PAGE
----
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Fatalities are increasing as the Portland Police Bureau struggles to patrol the streets.

COURTESY KOIN 6 NEWS - Portland police traffic Sgt. Engstrom at the Tuesday morning press conference.Traffic fatalities in Portland are spiking as the Portland Police Bureau is struggling to patrol the streets because of staffing shortages.

"It's not a coincidence that we're having so many fatalities," Traffic Division Sgt. Ty Engstrom said during a Thursday press conference. "It's hard to ignore the fact that we have a huge number, record setting numbers of fatalities, and we have very, very low numbers of police officers patrolling our streets."

According to Engstrom, 62 people have died in crashes on city streets by the morning of Nov. 30. Twenty-six of them have been pedestrians.

That compares to 58 fatalities, including 22 pedestrians, in all of 2021.

"We are at a three-decade high," said Engstrom, who noted that the next highest year was 1990 when 63 people were killed in Portland crashes. The number of pedestrian fatalities is at a 49-year high, he said.

Engstrom said there fewer motor officers and car officers for traffic enforcement than in previous years, meaning the bureau doesn't have the resources to patrol the streets.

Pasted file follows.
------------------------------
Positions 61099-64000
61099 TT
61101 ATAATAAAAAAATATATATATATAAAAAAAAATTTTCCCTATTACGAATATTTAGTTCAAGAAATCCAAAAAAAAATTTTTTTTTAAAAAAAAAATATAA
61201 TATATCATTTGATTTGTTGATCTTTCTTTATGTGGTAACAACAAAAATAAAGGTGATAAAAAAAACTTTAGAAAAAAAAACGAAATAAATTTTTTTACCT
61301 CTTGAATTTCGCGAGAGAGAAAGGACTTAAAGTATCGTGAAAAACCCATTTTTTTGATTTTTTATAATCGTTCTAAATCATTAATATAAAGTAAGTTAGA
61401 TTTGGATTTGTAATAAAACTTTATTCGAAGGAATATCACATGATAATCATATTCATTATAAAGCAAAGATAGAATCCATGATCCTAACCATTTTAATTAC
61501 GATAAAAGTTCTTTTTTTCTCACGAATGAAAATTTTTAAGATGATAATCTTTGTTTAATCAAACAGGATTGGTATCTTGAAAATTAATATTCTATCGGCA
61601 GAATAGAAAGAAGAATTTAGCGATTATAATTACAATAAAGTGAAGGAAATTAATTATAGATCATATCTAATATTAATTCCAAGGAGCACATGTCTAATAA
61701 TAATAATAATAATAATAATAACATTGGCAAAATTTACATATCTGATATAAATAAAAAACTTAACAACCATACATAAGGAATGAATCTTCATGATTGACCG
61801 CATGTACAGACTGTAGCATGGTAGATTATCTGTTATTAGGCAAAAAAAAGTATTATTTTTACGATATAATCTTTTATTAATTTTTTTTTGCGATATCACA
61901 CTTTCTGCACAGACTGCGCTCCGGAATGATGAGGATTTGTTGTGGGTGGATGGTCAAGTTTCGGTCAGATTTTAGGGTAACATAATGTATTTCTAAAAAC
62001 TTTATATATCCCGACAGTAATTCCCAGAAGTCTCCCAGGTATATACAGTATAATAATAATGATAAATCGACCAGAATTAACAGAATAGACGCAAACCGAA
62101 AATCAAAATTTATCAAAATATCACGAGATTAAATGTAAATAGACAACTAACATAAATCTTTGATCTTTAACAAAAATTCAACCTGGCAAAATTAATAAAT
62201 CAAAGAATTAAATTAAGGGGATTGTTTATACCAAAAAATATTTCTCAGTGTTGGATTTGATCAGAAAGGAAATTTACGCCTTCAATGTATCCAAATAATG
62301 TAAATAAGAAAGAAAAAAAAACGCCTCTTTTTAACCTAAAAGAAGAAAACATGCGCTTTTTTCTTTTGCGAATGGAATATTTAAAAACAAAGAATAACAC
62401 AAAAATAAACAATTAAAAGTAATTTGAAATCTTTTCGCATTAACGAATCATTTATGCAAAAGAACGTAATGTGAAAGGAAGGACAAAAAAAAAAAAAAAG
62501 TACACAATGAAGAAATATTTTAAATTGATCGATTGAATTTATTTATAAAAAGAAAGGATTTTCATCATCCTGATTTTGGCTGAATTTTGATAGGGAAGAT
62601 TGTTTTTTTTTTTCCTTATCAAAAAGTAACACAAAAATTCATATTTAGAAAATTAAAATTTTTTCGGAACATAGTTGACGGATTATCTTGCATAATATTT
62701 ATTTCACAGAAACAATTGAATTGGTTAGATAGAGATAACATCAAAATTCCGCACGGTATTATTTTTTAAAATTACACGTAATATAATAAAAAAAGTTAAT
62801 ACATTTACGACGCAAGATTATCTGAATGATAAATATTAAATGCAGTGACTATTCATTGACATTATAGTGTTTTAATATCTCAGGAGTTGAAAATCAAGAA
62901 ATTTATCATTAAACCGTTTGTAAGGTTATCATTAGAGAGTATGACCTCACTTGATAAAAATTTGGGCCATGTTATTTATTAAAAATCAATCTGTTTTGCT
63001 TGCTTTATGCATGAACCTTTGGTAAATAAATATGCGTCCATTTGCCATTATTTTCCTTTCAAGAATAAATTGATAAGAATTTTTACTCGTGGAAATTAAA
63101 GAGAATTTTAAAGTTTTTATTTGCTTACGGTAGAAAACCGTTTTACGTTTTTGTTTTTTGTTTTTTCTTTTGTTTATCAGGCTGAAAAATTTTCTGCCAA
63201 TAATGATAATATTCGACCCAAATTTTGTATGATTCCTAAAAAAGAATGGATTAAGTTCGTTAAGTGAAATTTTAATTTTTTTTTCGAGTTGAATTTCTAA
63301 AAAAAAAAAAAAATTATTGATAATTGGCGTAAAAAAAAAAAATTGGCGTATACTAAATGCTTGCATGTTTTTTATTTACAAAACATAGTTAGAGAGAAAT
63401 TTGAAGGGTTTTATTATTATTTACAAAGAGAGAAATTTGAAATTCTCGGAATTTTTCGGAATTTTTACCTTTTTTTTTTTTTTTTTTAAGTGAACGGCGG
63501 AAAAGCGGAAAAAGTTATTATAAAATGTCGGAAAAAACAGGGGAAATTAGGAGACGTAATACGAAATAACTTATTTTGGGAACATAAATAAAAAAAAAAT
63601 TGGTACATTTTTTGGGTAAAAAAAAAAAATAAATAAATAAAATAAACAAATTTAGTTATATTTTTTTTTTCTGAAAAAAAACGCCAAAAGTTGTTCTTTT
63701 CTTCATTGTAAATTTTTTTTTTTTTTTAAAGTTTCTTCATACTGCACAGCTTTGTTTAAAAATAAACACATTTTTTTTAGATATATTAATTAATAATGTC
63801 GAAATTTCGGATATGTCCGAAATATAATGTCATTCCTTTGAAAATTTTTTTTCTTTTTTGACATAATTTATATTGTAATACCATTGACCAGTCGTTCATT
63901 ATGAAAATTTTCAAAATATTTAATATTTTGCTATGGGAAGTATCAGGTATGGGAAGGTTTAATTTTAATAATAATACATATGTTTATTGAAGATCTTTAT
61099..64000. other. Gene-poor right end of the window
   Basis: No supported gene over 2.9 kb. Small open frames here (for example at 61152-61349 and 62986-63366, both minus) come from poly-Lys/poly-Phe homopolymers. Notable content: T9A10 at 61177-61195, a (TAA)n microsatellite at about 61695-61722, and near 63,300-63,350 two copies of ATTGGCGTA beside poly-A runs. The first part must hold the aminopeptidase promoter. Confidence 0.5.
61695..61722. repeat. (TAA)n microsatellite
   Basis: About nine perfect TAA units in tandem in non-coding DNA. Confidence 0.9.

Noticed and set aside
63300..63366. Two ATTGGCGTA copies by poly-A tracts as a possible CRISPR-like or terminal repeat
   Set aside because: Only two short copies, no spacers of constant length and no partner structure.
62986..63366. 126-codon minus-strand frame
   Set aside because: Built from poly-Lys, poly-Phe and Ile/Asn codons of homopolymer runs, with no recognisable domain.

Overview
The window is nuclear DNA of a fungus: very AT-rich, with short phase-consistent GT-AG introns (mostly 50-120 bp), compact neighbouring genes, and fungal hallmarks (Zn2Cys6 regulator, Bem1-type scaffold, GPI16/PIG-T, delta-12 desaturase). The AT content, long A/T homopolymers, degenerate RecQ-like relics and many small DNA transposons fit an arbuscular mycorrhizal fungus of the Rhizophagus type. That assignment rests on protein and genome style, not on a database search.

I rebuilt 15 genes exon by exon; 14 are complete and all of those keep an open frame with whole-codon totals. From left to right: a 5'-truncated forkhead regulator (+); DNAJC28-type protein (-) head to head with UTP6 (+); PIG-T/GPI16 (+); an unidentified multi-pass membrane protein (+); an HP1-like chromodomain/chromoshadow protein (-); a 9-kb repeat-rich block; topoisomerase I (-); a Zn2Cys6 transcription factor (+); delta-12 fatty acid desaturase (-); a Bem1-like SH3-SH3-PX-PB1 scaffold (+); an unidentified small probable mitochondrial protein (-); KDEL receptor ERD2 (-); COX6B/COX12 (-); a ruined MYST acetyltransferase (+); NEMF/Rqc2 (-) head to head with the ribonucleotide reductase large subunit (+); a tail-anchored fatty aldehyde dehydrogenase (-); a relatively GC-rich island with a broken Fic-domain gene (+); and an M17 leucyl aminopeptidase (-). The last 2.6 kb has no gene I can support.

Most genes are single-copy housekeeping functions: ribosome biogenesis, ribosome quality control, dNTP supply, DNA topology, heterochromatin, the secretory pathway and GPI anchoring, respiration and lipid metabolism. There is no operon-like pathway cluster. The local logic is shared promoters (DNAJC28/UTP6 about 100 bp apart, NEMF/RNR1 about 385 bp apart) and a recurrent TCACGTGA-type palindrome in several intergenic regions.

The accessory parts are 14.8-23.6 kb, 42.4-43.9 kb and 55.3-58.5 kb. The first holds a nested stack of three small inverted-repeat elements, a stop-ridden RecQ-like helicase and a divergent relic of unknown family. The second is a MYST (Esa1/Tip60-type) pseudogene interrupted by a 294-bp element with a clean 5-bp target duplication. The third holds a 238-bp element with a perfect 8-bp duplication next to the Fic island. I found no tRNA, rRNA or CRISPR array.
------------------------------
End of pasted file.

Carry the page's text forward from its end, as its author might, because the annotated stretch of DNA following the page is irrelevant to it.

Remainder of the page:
"At the beginning of 2021, staffing levels in the PPB were so low that they had to dismantle almost the entire traffic division," Engstrom said.

Engstrom said the police bureau does not have a functioning traffic patrol division any longer. All of its officers except him have been transferred to the precincts because of staffing shortages.

"We used to have 35 motorcycle officers, plus cars," Engstrom said.

Based on his experience investigating major crashes, Engstrom said one or both of the parties are usually at fault. Many drivers are under the influence and speed. Pedestrians wear dark clothes, cross streets outside crosswalks away from light and may also be impaired.

The entire community has to act to stop these fatalities," said Engstrom.


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